Immigrants should be supported as they bridge to the Ontario labour market and build the professional networks needed to navigate it. Without concerted action on this front, immigrants end up in jobs that may not be commensurate with their previous education, training, and past employment. Many end up in poorly-paid, precarious employment.

Demographic Trends

A natural decline in the relative size of Ontario's working age population-due primarily to aging and low fertility rates-will put pressure on public finances as fewer workers support more retired Ontarians. Without any further immigration to Ontario, it is anticipated the working-age population will begin to decline by 2014.7

Key facts:

  • It is estimated that Ontario will face a shortage of 364,000 skilled workers by 2025.5
  • Immigration would need to be more than 2.5 times greater than it is today to offset the decline in Ontario's labour force growth being caused by its aging population.6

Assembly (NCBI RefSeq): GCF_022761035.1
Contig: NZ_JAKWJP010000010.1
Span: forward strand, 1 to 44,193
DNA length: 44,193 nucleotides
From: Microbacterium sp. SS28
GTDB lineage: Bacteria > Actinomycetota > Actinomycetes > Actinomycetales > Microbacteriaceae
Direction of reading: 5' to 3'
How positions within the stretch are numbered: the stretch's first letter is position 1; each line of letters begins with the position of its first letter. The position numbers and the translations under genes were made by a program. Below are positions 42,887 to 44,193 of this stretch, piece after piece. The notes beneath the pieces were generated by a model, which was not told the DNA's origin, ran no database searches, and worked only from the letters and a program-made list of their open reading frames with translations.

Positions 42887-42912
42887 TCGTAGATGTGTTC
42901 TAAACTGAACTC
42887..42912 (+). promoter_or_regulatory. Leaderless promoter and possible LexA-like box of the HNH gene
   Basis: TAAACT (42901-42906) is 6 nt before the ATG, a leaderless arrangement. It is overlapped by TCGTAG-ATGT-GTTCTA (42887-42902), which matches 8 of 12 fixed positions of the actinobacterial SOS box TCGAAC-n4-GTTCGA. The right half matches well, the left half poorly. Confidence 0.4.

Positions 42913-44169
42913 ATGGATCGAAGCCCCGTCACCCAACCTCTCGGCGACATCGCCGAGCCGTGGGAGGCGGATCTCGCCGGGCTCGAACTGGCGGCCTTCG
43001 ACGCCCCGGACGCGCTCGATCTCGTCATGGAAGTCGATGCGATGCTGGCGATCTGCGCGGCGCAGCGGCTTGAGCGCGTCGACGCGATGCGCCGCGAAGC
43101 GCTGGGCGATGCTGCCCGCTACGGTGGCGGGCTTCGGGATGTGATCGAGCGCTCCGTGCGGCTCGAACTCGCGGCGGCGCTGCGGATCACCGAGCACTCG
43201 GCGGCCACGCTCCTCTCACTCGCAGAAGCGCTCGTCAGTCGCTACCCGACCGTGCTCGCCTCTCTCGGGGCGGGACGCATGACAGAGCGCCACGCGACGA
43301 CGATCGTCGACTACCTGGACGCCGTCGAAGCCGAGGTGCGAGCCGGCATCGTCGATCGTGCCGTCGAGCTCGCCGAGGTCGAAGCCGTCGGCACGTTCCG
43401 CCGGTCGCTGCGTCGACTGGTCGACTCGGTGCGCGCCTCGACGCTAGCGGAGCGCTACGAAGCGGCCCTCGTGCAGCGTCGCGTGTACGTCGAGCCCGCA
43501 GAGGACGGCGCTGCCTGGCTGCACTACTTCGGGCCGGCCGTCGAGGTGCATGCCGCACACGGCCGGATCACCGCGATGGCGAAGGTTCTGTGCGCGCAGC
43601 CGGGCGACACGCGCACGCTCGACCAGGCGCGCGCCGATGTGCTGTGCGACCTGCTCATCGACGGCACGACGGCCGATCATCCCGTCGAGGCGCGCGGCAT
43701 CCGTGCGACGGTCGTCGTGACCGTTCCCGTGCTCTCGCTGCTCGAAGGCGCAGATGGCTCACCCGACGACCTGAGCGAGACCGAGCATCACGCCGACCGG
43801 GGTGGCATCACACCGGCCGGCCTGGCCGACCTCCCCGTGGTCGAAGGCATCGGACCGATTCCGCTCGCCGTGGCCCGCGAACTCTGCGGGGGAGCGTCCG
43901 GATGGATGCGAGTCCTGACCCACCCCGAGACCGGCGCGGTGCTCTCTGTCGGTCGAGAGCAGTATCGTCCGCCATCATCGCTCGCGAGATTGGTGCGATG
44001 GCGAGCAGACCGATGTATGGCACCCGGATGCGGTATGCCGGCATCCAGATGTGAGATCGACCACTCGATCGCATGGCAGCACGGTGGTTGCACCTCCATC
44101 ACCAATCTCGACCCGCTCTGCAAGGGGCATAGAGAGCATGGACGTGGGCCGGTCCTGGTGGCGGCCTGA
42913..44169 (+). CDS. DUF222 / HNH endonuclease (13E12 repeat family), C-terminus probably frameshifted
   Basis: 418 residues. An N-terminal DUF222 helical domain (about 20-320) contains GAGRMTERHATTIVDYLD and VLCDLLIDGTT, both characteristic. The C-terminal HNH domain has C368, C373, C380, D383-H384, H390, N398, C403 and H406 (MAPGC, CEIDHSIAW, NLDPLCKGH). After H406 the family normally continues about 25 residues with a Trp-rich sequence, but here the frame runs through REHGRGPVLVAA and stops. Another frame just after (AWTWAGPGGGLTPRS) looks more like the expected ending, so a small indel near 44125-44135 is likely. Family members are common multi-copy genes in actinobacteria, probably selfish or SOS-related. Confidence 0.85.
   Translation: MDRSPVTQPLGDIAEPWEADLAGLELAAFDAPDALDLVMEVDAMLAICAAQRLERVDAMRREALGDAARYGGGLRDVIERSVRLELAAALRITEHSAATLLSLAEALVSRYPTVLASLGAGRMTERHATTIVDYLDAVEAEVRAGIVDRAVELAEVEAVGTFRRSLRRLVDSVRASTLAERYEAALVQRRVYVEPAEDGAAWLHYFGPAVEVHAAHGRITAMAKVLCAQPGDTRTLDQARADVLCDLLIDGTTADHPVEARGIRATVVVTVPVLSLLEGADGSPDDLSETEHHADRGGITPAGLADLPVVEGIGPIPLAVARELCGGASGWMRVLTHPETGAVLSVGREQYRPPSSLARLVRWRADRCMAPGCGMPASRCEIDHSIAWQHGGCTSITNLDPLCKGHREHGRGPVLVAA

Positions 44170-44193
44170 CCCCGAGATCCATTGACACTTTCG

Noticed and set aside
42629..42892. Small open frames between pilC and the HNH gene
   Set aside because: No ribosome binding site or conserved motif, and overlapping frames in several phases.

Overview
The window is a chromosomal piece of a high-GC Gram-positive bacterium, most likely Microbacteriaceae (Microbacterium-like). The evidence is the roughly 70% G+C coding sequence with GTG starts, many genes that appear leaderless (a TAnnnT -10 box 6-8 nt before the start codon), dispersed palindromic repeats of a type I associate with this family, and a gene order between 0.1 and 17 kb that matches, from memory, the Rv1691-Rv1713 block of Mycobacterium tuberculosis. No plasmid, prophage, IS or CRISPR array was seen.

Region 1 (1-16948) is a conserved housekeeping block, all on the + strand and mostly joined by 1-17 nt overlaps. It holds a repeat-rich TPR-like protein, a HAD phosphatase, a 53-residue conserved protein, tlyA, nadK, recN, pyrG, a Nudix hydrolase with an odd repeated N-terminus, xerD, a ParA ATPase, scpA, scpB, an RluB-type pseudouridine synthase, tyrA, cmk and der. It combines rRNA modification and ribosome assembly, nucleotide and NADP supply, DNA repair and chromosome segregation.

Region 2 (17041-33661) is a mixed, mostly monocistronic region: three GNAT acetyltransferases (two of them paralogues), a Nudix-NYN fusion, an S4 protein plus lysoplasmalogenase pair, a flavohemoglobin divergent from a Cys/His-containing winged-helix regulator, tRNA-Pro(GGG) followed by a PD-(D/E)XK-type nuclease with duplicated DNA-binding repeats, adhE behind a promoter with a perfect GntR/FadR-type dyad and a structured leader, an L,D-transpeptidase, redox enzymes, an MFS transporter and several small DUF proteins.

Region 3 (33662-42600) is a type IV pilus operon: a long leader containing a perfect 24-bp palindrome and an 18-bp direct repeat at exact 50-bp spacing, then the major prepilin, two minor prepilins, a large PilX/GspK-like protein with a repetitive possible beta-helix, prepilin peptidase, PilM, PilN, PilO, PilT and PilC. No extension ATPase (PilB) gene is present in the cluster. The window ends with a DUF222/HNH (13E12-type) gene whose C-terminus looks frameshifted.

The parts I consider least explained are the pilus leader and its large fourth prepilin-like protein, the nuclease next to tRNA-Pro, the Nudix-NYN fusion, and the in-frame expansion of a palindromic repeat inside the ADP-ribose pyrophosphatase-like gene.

Higher levels of immigration to Ontario will help increase the working age population and improve the province's long-term economic and fiscal prospects. However, data show that immigrants are experiencing difficulty integrating into Ontario's labour market and communities. This reinforces the need for a strategy that will attract economic immigrants to Ontario and also help them find appropriate employment that uses their skills, education, and networks.

Decline in Economic Immigration

While the past decade has seen relatively little change in overall immigration to the country, Ontario's share has declined. From 2001 to 2011, Ontario's share of immigrants to Canada dropped by almost a third, from a 59.3 per cent peak in 2001 to 40 per cent in 2011.8 This is Ontario's lowest share in at least 30 years (but consistent with its share of the Canadian population).

Key facts:

  • Over the last 10 years, Ontario's share of economic immigrants has declined by 19 per cent.
  • In 2011, Ontario received 57.1 per cent of refugees to Canada, an increase of 6.1 per cent since 2001.

At the same time, the profile of immigrants to Ontario has changed. The percentage of economic class immigrants coming to Ontario has dropped by nearly 20 per cent, from 64 per cent in 2001 to 52 per cent in 2011. This figure is the lowest in the country; on average, 71 per cent of immigrants arriving to provinces outside Ontario were economic.9